On Passing a Graveyard

Dr. Joel Ying, MD

Physician, Educator, Storyteller. He hosts this website for "Living the Present Moment" as a conscious journey of Body, Mind, Emotion & Spirit. Holistic and integrative, his practice includes Tai Chi and Yoga, Craniosacral Therapy, Healing From the Core, Meditation. Always exploring his edges, he shares them in the blog, newsletter, courses, and online study group.

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There is beauty in the blessing of the simple everyday things, even on passing a graveyard. In his book, To Bless the Space Between Us: A Book of Blessings, John O’Donohue encourages us to slow down and discover the sacred in the everyday.

On November 2nd, All Soul’s Day honors the souls of the departed with prayer. In Mexico, November 2nd is also the Day of the Dead, culminating a three-day festival where families will decorate graveyards and honor deceased family members. Mexican celebrations often have a humorous tone as funny anecdotes of the deceased are often told.

Memorial Day (May 30th) in the United States began from the tradition of Decoration Day where families would honor those that died in the Civil War by decorating the graves with flowers and having family picnics at the graveyard. There is a beautiful story of a graveyard in the South where the Southern mothers not only decorated the graves of their Confederate sons, but also decorated the graves of the Union soldiers from the North because they did not know if their mother’s knew where they were. Today, Memorial Day honors Americans who have died in all wars.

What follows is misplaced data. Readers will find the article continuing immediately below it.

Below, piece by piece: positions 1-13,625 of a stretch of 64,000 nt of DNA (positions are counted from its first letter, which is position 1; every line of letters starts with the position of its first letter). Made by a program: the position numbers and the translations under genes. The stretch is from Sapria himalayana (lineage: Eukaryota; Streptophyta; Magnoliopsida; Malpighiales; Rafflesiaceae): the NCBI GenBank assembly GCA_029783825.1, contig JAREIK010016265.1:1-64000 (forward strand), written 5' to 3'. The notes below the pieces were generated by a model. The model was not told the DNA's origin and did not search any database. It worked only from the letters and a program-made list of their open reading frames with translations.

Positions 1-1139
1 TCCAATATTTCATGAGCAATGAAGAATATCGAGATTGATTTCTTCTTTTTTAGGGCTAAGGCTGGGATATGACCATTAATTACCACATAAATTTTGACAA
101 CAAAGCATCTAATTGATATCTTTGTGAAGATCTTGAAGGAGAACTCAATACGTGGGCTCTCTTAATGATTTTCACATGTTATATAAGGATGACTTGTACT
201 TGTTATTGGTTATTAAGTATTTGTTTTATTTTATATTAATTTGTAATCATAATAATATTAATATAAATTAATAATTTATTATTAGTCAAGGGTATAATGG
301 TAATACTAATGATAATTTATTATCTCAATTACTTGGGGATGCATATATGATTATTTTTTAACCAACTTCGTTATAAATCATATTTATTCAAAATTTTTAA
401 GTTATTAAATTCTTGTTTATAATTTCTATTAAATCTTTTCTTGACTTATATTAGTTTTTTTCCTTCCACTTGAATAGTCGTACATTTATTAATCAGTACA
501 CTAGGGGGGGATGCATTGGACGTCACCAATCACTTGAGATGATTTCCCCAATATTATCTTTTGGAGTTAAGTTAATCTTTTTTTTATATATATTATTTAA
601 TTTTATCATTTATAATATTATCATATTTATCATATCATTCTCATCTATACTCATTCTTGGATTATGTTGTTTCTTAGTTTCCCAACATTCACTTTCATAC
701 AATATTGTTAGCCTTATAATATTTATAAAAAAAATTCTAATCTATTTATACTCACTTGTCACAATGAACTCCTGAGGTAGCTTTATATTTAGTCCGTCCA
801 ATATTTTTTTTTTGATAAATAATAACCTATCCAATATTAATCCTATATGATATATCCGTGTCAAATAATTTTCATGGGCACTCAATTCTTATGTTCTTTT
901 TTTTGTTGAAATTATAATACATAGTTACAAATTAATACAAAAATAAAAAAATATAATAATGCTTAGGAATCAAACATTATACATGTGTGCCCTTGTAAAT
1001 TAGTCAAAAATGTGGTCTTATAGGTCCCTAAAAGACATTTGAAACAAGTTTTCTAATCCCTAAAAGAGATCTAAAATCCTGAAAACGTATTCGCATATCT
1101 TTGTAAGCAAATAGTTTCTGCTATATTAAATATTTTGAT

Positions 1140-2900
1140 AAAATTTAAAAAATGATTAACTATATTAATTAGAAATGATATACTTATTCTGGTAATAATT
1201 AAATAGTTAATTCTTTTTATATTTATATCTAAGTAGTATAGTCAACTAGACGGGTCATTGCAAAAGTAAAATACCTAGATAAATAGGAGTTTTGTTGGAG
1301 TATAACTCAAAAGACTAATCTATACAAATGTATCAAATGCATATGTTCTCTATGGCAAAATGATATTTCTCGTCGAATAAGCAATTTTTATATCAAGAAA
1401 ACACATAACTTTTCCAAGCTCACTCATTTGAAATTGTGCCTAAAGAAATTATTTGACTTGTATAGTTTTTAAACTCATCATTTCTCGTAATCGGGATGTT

For the next time you pass a graveyard, offer this blessing by John O’Donohue:


On Passing a Graveyard

May perpetual light shine upon
The faces of all who rest here.

May the lives they lived
Unfold further in spirit.

May all their past travail
Find ease in the kindness of clay

May the remembering earth
Mind every memory they brought.

May the rains from the heavens
Fall gently upon them.

May the wildflowers and grasses
Whisper their wishes into light.

May we reverence the village of presence
In the stillness of this silent field.

John O’Donohue, To Bless the Space Between Us

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